here two diodes are connected in series, one is forward biased and the other is reverse biased, are connected across 5V. thermal voltage is given as 26mV. the voltage drop across each diode is asked.

enter image description here since one of the diode is reversed biased the current through the circuit will be reverse saturation current of the diode. so by applying shocley's equation we can find the voltage across each diode. but that doesn't add upto 5V

is there any mistakes in my method

  • \$\begingroup\$ Hint: Most of the voltage drop will be across the reverse biased diode. \$\endgroup\$ Commented Oct 23, 2016 at 14:49

2 Answers 2


The voltages must add up to 5V, that is a constraint.

The current through each diode must be the same- they're in series.

If you use Shockley's equation for each diode and apply those constraints you should be able to solve it.

Note that you can be sure that the voltage across the reverse biased diode is between -4.4V and -5V so the current should be pretty easy to approximate if you have a realistic idea of what Is should be.

  • \$\begingroup\$ I applied shockely's equation \$\endgroup\$ Commented Oct 23, 2016 at 14:48
  • \$\begingroup\$ But for both diodes the equations appears to be same for me \$\endgroup\$ Commented Oct 23, 2016 at 14:48
  • \$\begingroup\$ The sign is different on the voltage \$\endgroup\$ Commented Oct 23, 2016 at 14:54
  • \$\begingroup\$ Only on voltage or on both voltage and diode current \$\endgroup\$ Commented Oct 23, 2016 at 14:56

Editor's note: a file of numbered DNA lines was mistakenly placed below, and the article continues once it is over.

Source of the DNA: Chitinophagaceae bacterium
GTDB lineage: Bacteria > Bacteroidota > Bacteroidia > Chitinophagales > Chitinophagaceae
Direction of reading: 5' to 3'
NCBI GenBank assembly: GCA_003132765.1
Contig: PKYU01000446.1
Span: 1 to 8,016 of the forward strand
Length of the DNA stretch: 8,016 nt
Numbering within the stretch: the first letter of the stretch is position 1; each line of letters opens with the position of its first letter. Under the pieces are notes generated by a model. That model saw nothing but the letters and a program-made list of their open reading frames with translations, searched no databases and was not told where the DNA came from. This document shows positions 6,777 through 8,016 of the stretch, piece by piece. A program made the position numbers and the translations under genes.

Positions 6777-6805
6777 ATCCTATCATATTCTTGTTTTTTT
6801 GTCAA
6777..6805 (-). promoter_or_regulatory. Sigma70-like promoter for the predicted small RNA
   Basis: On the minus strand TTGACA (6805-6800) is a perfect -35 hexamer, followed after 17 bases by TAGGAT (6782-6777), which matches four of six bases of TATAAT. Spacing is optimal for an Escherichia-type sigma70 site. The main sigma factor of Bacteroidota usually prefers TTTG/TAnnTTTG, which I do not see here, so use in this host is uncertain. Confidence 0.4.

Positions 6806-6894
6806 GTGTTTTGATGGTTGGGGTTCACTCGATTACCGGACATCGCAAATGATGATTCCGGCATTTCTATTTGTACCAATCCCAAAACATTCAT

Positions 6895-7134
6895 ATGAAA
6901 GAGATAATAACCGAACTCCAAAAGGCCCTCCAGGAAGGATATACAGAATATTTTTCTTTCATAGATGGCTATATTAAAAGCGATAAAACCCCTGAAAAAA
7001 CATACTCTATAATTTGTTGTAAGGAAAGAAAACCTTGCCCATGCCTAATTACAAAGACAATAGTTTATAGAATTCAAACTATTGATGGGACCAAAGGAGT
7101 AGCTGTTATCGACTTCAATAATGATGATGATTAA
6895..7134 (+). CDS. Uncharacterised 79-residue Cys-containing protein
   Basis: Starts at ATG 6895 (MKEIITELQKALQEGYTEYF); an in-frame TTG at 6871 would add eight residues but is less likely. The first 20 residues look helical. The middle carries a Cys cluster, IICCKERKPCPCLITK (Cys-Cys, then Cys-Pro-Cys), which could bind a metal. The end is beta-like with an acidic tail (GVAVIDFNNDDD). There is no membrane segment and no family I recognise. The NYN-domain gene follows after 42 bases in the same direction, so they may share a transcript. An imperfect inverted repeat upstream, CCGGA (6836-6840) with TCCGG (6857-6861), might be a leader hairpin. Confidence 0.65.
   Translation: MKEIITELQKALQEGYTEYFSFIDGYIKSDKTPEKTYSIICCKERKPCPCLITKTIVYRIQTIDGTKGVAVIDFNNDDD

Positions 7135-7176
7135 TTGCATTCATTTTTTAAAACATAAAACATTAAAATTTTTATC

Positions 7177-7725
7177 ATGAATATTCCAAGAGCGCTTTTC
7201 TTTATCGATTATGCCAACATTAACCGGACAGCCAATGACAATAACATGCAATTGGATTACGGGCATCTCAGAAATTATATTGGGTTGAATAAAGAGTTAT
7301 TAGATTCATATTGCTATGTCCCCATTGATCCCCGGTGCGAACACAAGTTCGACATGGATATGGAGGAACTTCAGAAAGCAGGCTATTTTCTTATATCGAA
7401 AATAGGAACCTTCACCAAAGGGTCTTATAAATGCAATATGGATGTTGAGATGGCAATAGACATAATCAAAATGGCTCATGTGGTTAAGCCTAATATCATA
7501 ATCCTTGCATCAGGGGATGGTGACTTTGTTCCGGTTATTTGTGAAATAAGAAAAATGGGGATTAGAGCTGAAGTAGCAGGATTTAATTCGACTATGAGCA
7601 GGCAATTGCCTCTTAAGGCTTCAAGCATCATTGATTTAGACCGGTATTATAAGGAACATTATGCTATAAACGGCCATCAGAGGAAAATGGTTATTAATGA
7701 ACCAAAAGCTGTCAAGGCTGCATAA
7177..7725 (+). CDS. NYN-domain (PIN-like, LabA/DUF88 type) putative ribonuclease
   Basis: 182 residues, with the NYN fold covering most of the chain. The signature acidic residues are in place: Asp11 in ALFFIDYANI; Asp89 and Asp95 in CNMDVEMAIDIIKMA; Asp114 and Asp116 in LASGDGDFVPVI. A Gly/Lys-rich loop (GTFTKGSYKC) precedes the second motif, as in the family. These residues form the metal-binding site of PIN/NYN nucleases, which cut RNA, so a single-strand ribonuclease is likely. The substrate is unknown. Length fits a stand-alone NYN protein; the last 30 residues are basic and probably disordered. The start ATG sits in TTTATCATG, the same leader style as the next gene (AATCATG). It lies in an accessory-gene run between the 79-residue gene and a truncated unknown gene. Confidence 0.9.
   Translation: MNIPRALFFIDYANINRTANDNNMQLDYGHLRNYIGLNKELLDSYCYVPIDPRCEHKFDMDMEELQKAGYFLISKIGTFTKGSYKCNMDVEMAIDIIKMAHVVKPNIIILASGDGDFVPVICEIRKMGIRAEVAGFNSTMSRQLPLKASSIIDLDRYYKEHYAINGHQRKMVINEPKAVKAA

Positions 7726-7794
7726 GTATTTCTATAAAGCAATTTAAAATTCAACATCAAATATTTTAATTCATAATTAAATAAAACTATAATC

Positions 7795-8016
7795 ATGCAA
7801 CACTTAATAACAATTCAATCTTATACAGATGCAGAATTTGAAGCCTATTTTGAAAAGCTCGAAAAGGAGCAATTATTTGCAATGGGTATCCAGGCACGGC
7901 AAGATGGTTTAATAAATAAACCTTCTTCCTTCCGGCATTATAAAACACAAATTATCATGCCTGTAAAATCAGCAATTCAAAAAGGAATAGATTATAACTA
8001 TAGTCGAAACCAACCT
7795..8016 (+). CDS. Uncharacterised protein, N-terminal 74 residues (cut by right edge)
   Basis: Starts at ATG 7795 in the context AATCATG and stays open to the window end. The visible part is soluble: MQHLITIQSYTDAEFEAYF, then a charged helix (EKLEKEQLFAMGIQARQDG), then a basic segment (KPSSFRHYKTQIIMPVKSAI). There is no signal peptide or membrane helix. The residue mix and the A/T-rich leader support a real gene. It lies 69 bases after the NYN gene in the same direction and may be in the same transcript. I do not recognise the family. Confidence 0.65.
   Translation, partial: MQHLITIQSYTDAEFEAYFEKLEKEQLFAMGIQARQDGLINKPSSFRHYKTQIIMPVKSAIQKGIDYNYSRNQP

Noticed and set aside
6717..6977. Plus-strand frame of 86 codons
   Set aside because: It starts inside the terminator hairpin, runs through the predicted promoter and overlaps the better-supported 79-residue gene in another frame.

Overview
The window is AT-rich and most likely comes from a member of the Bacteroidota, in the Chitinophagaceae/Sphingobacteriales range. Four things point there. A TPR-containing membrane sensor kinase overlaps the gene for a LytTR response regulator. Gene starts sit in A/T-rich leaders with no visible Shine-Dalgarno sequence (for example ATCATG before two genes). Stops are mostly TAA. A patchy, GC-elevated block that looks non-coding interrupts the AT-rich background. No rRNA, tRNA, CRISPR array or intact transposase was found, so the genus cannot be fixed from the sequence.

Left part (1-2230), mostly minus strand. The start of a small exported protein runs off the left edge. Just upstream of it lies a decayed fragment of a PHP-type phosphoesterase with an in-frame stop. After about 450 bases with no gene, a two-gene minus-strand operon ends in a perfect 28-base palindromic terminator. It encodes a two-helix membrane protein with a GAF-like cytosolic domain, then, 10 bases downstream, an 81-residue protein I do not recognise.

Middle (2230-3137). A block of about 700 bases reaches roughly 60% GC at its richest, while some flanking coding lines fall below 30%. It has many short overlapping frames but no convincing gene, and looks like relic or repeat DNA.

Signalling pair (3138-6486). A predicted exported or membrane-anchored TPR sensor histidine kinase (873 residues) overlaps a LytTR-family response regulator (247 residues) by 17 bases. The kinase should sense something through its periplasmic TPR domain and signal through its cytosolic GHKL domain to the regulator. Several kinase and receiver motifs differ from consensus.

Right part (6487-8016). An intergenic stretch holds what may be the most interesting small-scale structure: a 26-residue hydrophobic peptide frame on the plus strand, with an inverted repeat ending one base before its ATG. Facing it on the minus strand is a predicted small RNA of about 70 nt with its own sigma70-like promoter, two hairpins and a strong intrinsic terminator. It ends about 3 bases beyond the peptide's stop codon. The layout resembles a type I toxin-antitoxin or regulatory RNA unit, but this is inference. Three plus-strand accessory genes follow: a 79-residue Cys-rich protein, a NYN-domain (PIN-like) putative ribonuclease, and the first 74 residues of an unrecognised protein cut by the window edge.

• \$\begingroup\$ Yes, on both, that's important. \$\endgroup\$ Commented Oct 23, 2016 at 15:00

You can accurately calculate the Voltage drop in each diode from theoretical Shockley equation if you know all the parameters of which diodes are used.

This is not how I would compute the answer in an exam, but rather as a design engineer, choose a diode and see the exact results.

The better way is to choose a common diode and read the datasheet curves to compute the effective voltage drop at the estimated current where that slope represents the incremental or effective series resistance (ESR) with a small offset voltage which we know is 26mV @20'C at zero current for a silicon diode. But we can neglect this for practical reasons.

The most common old small signal silicon diode was the 1N4148. We know one diode will be in reverse league mode and hence have most if not all the voltage drop, and will be much higher impedance than your 10 MOhm DMM so you would not be able to measure its impedance or voltage drop using this method, but we can calculate its voltage drop directly from Figure 2 & 3. You may be inclined to extrapolate the curves since the applied voltage is only 5V and diode leakage drops with voltage like a linear resistor. You may find fixed leakage currents at a fixed voltage, but better datasheets such as this show the actual behaviour over a wide range of currents. But again for practical reasons when you get down to nanocurrents, you can round off.

So why not measure the typical Resistance of reverse leakage @20'C as shown for typical diode datasheet.

Then do the same for the other diode using this effective current limit in micro or nanoamps to determine the forward voltage. This too you may find "off the chart edge" so we can round off the values to say, "3 significant figures" and know exactly what these values are.

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enter image description here

So again we know the current is same thru both, but one is forward biased while the other is reverse biased so let's call it Vf and Vr, where Vf+Vr=5V in this question.

Although it is an academic question ,

  • What is Vf ?

  • What is Vr ?

    • such that total adds up to 5V for this example.

ref : datasheet and distributor pricing



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